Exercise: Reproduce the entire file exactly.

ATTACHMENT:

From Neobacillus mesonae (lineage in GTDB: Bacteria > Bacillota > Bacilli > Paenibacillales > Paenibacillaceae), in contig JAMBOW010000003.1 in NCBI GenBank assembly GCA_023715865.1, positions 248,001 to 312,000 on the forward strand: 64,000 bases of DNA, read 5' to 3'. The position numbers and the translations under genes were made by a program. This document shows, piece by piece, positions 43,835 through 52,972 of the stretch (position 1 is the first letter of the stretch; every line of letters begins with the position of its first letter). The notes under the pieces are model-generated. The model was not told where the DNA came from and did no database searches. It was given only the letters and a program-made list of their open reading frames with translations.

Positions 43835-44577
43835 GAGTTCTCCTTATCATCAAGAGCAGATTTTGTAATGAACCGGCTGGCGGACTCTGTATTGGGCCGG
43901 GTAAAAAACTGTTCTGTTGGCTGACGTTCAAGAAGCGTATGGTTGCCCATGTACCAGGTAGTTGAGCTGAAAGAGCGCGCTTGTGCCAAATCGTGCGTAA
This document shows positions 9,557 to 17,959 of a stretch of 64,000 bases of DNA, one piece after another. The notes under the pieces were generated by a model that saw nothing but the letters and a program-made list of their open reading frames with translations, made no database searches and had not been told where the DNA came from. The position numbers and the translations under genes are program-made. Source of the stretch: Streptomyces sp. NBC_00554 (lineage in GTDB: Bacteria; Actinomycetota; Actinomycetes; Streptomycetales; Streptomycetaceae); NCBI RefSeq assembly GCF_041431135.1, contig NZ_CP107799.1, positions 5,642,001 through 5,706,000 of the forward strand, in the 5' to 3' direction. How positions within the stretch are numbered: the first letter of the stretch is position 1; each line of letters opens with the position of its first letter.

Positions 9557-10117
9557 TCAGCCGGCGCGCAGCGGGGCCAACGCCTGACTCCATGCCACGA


From Neobacillus mesonae (lineage in GTDB: Bacteria > Bacillota > Bacilli > Paenibacillales > Paenibacillaceae), in contig JAMBOW010000003.1 in NCBI GenBank assembly GCA_023715865.1, positions 248,001 to 312,000 on the forward strand: 64,000 bases of DNA, read 5' to 3'. The position numbers and the translations under genes were made by a program. This document shows, piece by piece, positions 43,835 through 52,972 of the stretch (position 1 is the first letter of the stretch; every line of letters begins with the position of its first letter). The notes under the pieces are model-generated. The model was not told where the DNA came from and did no database searches. It was given only the letters and a program-made list of their open reading frames with translations.

Positions 43835-44577
43835 GAGTTCTCCTTATCATCAAGAGCAGATTTTGTAATGAACCGGCTGGCGGACTCTGTATTGGGCCGG
43901 GTAAAAAACTGTTCTGTTGGCTGACGTTCAAGAAGCGTATGGTTGCCCATGTACCAGGTAGTTGAGCTGAAAGAGCGCGCTTGTGCCAAATCGTGCGTAA
This document shows positions 9,557 to 17,959 of a stretch of 64,000 bases of DNA, one piece after another. The notes under the pieces were generated by a model that saw nothing but the letters and a program-made list of their open reading frames with translations, made no database searches and had not been told where the DNA came from. The position numbers and the translations under genes are program-made. Source of the stretch: Streptomyces sp. NBC_00554 (lineage in GTDB: Bacteria; Actinomycetota; Actinomycetes; Streptomycetales; Streptomycetaceae); NCBI RefSeq assembly GCF_041431135.1, contig NZ_CP107799.1, positions 5,642,001 through 5,706,000 of the forward strand, in the 5' to 3' direction. How positions within the stretch are numbered: the first letter of the stretch is position 1; each line of letters opens with the position of its first letter.

Positions 9557-10117
9557 TCAGCCGGCGCGCAGCGGGGCCAACGCCTGACTCCATGCCACGA